Best Buy theft case made on cooperationFargo police and prosecutors in Cass County have called the Best Buy thefts investigated in the past two months a complex case of a size rarely seen in the area. About $150,000 in items was taken from the store in Fargo, police say, about $50,000 of which has been returned to Best Buy. Court complaints against the dozen suspects facing charges in the alleged theft ring show many of them cooperated with the investigation. Here’s a timeline of their interviews, culled from reports filed with the criminal charges.
By: By Dave Roepke , Forum Communications Co., The Jamestown Sun
Fargo police and prosecutors in Cass County have called the Best Buy thefts investigated in the past two months a complex case of a size rarely seen in the area.
About $150,000 in items was taken from the store in Fargo, police say, about $50,000 of which has been returned to Best Buy.
Court complaints against the dozen suspects facing charges in the alleged theft ring show many of them cooperated with the investigation. Here’s a timeline of their interviews, culled from reports filed with the criminal charges.
Messages left for the suspects and their attorneys, for those who have them, have not been returned.
Thursday, Feb. 25
An area asset manager for Best Buy told police an employee had admitted to using his post as a loss prevention agent to let people take items.
Adetimisola Ogundipe, the employee identified by Best Buy, told police that another security worker at the store, Paul Larson, was coordinating the thefts.
Friday, Feb. 26
Larson was interviewed at the police station, and he said Ogundipe approached him about the thefts. Cops told him to gather as much of the stolen property as he could from whoever had it and return it by Monday.
Detectives then went to Ogundipe’s home, a place one suspect called “Best Buy Jr.,” but he was out of town. Chernel Magaga, a roommate, called Ogundipe on his cell phone and was told what to give back.
Monday, March 1
Ogundipe told police he would help try to retrieve stolen items from others, while Larson, as promised, returned merchandise to police worth nearly $10,000, including three large TVs.
In text messages to police detectives, Ogundipe said he had stolen property to turn over at 6 p.m. When he gave them three Xboxs, police told him they knew there was more out there, including some large TVs.
Ogundipe told them he’d see what he could do.
Tuesday, March 2
Larson spoke with cops a third time, describing who he had seen taking items out of the store and what he recalled them taking.
He recounted one day in which the haul included at least seven TVs, three Xbox systems, CDs, a camera, video-game accessories and iPods — four shopping carts full of electronics.
Thursday, March 4
In an interview around their kitchen table, roommates Anthony Sands and Daniel Offerman, Jr., told police they were involved in the thefts. As a detective was waiting for Offerman to arrive, Sands collected stolen items and set them on the table. Offerman said he‘d pushed a cart of goods out of the store twice with the help of Ogundipe, trips Sands later said they took together.
The pair returned about $3,400 in merchandise.
Friday, March 5
In a flurry of voluntary interviews at the police station, detectives say they secured admissions from four more suspects, all who returned stolen items.
Clarence Taye brought a duffel bag full of goods to the police station and said they were what he had left from his one Best Buy trip.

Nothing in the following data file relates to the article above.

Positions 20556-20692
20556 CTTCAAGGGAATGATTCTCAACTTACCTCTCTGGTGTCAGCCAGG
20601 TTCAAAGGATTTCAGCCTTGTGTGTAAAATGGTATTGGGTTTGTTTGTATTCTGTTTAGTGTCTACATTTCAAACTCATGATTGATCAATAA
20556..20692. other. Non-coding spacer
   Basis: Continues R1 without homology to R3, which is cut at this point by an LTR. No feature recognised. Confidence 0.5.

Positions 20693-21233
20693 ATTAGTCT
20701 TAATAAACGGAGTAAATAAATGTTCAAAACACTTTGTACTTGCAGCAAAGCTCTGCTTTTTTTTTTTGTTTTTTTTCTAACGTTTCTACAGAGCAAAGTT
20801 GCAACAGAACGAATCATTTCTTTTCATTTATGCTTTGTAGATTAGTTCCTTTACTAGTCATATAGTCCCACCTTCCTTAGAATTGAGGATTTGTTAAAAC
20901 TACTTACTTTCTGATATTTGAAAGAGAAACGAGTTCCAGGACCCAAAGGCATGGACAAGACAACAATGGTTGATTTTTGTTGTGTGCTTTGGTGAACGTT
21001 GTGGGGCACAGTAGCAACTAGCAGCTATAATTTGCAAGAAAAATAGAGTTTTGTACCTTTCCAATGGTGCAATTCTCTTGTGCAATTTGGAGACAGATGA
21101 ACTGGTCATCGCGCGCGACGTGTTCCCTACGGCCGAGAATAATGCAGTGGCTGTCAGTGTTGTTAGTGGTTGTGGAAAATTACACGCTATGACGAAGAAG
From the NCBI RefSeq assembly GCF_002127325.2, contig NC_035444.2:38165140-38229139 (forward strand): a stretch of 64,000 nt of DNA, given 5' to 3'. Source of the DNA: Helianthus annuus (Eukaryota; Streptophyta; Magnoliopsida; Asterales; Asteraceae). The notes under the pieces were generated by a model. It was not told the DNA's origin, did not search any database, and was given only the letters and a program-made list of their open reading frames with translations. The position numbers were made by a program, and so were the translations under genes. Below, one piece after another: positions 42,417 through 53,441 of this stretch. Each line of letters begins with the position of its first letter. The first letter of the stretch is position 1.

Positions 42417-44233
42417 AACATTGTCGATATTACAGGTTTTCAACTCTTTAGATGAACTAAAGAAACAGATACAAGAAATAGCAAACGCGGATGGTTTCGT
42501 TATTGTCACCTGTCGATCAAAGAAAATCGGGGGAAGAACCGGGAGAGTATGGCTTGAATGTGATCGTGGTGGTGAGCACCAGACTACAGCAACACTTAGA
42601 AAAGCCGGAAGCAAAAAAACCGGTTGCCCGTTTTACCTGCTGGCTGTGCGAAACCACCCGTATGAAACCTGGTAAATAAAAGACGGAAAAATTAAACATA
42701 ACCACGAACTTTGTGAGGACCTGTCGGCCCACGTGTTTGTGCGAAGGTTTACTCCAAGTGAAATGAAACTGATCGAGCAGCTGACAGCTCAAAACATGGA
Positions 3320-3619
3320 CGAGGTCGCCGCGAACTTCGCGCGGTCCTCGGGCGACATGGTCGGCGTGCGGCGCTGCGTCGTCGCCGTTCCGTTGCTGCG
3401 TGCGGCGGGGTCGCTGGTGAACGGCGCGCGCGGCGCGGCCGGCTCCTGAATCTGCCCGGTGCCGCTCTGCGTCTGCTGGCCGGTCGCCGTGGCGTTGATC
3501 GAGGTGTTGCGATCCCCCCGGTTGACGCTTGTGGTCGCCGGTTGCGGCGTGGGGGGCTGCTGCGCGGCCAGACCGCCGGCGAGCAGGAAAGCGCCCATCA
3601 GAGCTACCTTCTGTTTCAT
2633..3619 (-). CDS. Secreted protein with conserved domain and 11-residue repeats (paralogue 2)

Police told Ogundipe, who was Taye’s ride, they weren’t happy because he’d failed to give them details they got from others. He then told police Anthony Martin would sometimes take three or four carts a day from the store, selling items in St. Cloud, Minn.
Gregory Reid and Garrett Johnson, two North Dakota State University football players who’ve since been kicked off the team, told police they’d pushed carts of unpaid merchandise out of Best Buy.
Saturday, March 6
In a meeting in the Best Buy office, Jeffery Ingersol — who worked at the store — said Ogundipe recruited him during a routine check of Ingersol’s bags as he was leaving the store. He asked Ingersol if there were items he wanted from the store, and Ingersol said there was a lot of stuff he wanted but couldn’t afford. Ogundipe told Ingersol he’d let him take goods in exchange for helping him steal items.
Ingersol signed a statement for police and Best Buy indicating he did that four times for Ogundipe.
Wednesday, March 10
Ingersol came to the police station with an orange Nike bag full of merchandise he said was stolen.
Friday, March 12
Sheiku Deen told police he came to Best Buy three times to try to get Ogundipe to “give him some love,” not succeeding until the third attempt. He and Ogundipe didn’t get along because Deen had dated his girlfriend, he told police.
He heard about the theft ring when Ogundipe was talking about it with a group of football players at lunch, he told police.
“I got curious. Curiosity kills the cat,” he told cops before returning more than $900 in stolen goods.
Tuesday, March 23
Police met with Magaga at his home, where he told them that the thefts began after he noticed Ogundipe would bring home games and movies from work. He told police he figured his roommate was stealing the items and talked to him about it. He initially said he only took items once.
When police pressed him, saying that others had told them he’d been in on many trips to the store, Magaga admitted he took items on several occasions. He said he sold property to three friends. All three of them returned the items.
“He stated that he saw an opportunity to do this and to get some stuff for himself and he decided to do it,” a police report states.
Dave Roepke is a reporter for The Fargo (N.D.) Forum
which is owned by
Forum Communications Co.